How many people does it take to process a credit card?

 
May 4, 2012 | by Brad Cyprus

I know this sounds like the old joke about a light bulb or a chicken crossing the road, but the way some restaurants operate, the joke is on them.  There are many restaurants that have their servers pick up checks from a cashier.  Then, the check is brought to the patron who pays (with a credit card in this case).  The server must then bring the credit card back to the cashier who will run the ticket and return to the server a payment slip along with a receipt.  The server has to bring the paperwork and credit card back to the patron who signs for their check.  Lastly, the server has to bring the signed slip back to the cashier.

In this scenario, if either the server or the cashier gets busy during any part of the back and forth process, it is the patron who suffers.  There also is a simple rule when dealing with people – the more you have people involved with a process, the more opportunity there is for something to go wrong.  With the recent boom in technology, especially in the fast casual space, there is no reason for restaurants to support this antiquated method of accepting payments.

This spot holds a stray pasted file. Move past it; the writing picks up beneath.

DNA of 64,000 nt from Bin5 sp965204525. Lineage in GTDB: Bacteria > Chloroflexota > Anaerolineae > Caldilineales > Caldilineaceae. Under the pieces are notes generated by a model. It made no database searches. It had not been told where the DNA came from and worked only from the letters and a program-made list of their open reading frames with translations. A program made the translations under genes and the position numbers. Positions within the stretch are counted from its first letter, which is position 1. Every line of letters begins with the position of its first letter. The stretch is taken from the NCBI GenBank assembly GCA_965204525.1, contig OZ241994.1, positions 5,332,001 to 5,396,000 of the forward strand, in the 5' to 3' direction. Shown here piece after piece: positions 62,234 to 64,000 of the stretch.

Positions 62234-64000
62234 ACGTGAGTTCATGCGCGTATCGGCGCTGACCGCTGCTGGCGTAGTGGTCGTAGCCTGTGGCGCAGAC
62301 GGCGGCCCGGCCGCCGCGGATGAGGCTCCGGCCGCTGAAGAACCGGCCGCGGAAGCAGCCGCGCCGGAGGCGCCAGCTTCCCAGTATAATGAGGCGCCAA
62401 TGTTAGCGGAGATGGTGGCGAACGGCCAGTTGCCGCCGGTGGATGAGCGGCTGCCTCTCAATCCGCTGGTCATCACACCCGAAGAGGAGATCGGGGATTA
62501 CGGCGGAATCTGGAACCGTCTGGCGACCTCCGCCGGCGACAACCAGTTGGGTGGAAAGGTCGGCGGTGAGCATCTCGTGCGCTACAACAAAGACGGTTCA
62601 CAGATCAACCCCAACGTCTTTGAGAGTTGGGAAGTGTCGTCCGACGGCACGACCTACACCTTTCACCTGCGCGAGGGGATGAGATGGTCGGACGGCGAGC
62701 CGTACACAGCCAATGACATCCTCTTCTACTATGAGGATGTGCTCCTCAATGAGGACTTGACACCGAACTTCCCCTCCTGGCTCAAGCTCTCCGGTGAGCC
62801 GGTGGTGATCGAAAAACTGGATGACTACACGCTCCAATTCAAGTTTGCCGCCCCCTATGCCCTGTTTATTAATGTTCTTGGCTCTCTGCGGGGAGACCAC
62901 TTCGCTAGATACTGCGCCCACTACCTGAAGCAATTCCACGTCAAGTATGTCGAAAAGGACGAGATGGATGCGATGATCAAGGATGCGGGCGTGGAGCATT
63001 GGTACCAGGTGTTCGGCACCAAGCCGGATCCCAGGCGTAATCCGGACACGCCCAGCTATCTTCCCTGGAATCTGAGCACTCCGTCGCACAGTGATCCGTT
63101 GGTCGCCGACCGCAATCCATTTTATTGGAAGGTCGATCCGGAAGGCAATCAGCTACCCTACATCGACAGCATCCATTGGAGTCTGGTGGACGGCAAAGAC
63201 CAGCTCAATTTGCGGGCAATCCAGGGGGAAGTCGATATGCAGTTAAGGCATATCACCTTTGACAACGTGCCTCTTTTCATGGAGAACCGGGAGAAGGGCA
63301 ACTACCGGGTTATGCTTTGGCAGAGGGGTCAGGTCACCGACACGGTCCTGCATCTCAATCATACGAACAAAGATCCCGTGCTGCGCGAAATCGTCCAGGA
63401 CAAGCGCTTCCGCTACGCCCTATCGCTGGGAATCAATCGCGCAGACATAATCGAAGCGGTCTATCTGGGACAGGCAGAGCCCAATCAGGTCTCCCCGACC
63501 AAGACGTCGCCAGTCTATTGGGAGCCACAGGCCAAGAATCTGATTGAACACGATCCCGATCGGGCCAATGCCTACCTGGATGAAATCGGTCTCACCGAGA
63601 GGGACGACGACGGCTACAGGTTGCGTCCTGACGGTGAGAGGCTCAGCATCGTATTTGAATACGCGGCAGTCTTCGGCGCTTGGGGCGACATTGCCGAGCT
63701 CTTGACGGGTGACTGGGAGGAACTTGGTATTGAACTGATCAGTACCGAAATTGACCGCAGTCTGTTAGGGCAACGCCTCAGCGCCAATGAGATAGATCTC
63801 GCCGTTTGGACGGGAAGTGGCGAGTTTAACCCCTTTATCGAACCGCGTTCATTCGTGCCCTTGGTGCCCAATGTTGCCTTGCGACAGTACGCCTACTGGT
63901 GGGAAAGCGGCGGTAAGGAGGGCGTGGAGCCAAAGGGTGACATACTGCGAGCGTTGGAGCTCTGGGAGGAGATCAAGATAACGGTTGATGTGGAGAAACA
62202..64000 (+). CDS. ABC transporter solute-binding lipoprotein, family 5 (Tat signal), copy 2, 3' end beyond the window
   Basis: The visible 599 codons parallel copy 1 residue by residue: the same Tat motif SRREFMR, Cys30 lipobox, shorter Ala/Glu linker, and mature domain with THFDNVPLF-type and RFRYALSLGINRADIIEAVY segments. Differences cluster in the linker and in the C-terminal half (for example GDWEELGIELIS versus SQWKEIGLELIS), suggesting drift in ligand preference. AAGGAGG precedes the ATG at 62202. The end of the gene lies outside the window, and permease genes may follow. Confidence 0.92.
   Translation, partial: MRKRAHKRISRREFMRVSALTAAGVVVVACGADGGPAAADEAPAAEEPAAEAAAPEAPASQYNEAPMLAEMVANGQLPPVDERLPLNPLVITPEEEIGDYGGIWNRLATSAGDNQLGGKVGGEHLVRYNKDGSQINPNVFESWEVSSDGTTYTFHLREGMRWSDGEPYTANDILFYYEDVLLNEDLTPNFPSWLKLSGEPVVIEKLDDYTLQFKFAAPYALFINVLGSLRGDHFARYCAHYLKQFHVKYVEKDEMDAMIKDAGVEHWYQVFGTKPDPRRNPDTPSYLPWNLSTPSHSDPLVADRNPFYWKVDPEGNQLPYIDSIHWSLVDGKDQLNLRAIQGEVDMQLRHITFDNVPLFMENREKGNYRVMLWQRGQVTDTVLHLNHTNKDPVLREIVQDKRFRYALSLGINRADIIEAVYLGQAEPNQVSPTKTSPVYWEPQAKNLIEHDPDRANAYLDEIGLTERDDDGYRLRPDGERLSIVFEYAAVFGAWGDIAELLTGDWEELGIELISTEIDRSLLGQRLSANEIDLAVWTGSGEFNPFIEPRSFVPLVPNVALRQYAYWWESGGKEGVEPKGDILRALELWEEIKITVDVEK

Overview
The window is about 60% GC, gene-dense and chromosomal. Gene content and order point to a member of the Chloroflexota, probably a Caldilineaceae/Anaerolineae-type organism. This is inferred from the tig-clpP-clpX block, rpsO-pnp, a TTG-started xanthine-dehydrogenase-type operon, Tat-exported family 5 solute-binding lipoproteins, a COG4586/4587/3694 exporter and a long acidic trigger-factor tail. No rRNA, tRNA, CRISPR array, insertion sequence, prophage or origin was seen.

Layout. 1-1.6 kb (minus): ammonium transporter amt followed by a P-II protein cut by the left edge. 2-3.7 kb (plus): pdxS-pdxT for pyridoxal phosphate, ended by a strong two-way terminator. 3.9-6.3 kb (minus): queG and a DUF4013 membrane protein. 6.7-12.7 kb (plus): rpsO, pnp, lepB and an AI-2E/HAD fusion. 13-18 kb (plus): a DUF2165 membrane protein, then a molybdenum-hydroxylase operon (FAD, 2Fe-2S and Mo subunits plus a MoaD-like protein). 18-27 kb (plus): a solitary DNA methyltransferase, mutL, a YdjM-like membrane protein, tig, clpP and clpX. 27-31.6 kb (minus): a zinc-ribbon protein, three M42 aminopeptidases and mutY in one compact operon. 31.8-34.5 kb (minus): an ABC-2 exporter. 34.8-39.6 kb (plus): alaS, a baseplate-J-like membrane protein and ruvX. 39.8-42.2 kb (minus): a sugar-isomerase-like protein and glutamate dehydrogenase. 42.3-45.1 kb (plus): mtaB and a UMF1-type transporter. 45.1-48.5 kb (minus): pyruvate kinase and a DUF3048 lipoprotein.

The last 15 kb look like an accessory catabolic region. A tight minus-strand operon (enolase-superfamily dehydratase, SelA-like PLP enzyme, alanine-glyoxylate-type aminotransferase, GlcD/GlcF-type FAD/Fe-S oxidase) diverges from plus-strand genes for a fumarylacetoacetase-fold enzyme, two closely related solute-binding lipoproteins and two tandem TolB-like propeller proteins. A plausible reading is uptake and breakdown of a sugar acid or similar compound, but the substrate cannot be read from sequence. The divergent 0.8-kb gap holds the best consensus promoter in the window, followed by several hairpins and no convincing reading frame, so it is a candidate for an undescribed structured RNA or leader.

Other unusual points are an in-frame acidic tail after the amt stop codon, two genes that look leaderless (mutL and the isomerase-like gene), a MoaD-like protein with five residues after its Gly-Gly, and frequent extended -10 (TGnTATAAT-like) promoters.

One of the hottest trends to speed up the check out process and increase customer satisfaction is tableside checkout.  This involves a payment device that a server can bring to a table instead of their check.  The device lists everything that the paper check would, and the patron can swipe their credit card right there at the table.  The server no longer has to run back and forth to check the table out, and most importantly, the customer never has to turn over their credit card to anyone.  This eliminates a major avenue for theft from skimming. (To learn more about skimming click here).

Implementing this type of tableside service does require an investment in equipment and wireless infrastructure, but compared to the faster table turn over and customer satisfaction, that cost is minimal.  It is important to understand that this type of check out process will require wireless communication, and that should not be taken lightly.  Make sure that if you consider using wireless in your restaurants that you look into how to do so securely. (Click here to learn more about wireless security).

Especially today, restaurants need to do everything they can to increase profit.  That can be done by improving efficiency or increasing prices.  Table side systems allows restaurateurs to improve their bottom line without reaching further into the wallets of their customers.  That is a win-win scenario which is why so many fast casual establishments are embracing the technology.


Topics: Business Strategy and Profitability , Loss Prevention , Operations Management , PCI Compliance , Systems / Technology


Brad Cyprus / Bradley K. Cyprus has more than 20 years experience in the security industry. He manages the development of in-house solutions to validate compliance, and he is a resource that Vendor Safe customers can rely upon to help interpret the PCI standard.
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